Abstract [en]

    Aim: This study aimed to identify host cell recruitment patterns in a mouse model in response to rhBMP-2 releasing hyaluronic acid hydrogels and influence of added nano-hydroxyapatite particles on rhBMP-2 release and pattern of bone formation. Materials & methods: Implanted gels were retrieved after implantation and cells were enzymatically dissociated for flow cytometric analysis. Percentages of macrophages, progenitor endothelial cells and putative mesenchymal stem cells were measured. Implants were evaluated for BMP-2 release by ELISA and by histology to monitor tissue formation. Results & conclusion: Hyaluronic acid+BMP-2 gels influenced the inflammatory response in the bone healing microenvironment. Host-derived putative mesenchymal stem cells were major contributors. Addition of hydroxyapatite nanoparticles modified the release pattern of rhBMP-2, resulting in enhanced bone formation.

  • 3.
    Trolle, Carl
    et al.
    Uppsala University, Disciplinary Domain of Medicine and Pharmacy, Faculty of Medicine, Department of Neuroscience, Regenerative neurobiology.
    Ivert, Patrik
    Uppsala University, Disciplinary Domain of Medicine and Pharmacy, Faculty of Medicine, Department of Neuroscience, Regenerative neurobiology.
    Hoeber, Jan
    Uppsala University, Disciplinary Domain of Medicine and Pharmacy, Faculty of Medicine, Department of Neuroscience, Regenerative neurobiology.
    Rocamonde-Lago, Iris
    Uppsala University, Disciplinary Domain of Medicine and Pharmacy, Faculty of Medicine, Department of Neuroscience, Regenerative neurobiology.
    Vasylovska, Svitlana
    Uppsala University, Disciplinary Domain of Medicine and Pharmacy, Faculty of Medicine, Department of Neuroscience, Regenerative neurobiology.
    Lukanidin, Eugen
    Department of Molecular Cancer Biology, Danish Cancer Society Research Center, Denmark.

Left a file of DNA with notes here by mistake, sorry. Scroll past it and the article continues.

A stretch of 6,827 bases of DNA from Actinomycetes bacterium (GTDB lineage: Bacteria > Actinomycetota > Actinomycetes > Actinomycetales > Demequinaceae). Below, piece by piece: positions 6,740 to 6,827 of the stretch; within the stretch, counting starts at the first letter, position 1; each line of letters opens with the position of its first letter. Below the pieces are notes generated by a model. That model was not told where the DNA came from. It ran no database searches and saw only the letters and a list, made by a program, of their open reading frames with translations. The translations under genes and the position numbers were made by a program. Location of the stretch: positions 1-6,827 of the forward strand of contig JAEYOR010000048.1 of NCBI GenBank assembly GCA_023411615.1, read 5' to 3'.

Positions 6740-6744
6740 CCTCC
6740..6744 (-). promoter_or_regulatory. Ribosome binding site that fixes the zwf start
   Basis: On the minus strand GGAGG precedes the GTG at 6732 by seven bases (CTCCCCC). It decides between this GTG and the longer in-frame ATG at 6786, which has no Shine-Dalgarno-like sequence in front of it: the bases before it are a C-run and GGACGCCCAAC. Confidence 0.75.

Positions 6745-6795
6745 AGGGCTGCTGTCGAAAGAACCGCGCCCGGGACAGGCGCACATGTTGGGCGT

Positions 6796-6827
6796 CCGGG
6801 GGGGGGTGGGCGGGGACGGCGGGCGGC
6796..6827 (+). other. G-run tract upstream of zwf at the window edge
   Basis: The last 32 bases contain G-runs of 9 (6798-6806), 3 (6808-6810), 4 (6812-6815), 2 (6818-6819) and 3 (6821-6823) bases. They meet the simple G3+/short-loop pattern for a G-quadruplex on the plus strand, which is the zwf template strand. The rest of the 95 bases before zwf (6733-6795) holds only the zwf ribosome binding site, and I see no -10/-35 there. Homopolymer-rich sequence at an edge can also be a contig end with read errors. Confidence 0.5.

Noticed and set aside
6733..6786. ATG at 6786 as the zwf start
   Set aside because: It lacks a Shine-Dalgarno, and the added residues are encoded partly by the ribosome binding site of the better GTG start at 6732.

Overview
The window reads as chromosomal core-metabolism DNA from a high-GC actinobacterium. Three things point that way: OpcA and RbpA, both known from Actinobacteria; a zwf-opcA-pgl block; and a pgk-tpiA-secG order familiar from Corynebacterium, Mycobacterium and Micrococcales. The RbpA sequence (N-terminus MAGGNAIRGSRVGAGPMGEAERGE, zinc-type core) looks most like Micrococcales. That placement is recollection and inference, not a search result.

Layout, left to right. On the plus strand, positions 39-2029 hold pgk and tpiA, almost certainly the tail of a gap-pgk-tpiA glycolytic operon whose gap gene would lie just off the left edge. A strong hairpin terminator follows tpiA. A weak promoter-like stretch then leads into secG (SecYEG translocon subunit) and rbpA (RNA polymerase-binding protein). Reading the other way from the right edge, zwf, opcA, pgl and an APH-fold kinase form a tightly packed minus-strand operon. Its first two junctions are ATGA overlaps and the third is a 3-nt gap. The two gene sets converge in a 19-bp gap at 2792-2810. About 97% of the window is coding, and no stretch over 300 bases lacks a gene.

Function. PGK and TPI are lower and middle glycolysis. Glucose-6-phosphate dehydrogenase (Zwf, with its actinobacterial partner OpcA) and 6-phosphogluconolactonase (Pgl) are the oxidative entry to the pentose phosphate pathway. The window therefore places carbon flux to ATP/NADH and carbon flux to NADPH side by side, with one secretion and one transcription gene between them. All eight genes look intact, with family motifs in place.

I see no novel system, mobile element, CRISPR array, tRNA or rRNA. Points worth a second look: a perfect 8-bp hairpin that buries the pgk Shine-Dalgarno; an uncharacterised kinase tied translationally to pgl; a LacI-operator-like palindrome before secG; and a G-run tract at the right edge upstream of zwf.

Kozlova, Elena N
    Uppsala University, Disciplinary Domain of Medicine and Pharmacy, Faculty of Medicine, Department of Neuroscience, Regenerative neurobiology.
    Boundary cap neural crest stem cell transplants contribute Mts1/S100A4-expressing cells in the glial scar2017In: Regenerative Medicine, ISSN 1746-0751, E-ISSN 1746-076X, Vol. 12, no 4, p. 339-351Article in journal (Refereed)
    Abstract [en]

    AIM: During development, boundary cap neural crest stem cells (bNCSCs) assist sensory axon growth into the spinal cord. Here we repositioned them to test if they assist regeneration of sensory axons in adult mice after dorsal root avulsion injury.

    MATERIALS & METHODS: Avulsed mice received bNCSC or human neural progenitor (hNP) cell transplants and their contributions to glial scar formation and sensory axon regeneration were analyzed with immunohistochemistry and transganglionic tracing.

    RESULTS: hNPs and bNCSCs form similar gaps in the glial scar, but unlike hNPs, bNCSCs contribute Mts1/S100A4 (calcium-binding protein) expression to the scar and do not assist sensory axon regeneration.

    CONCLUSION: bNCSC transplants contribute nonpermissive Mts1/S100A4-expressing cells to the glial scar after dorsal root avulsion.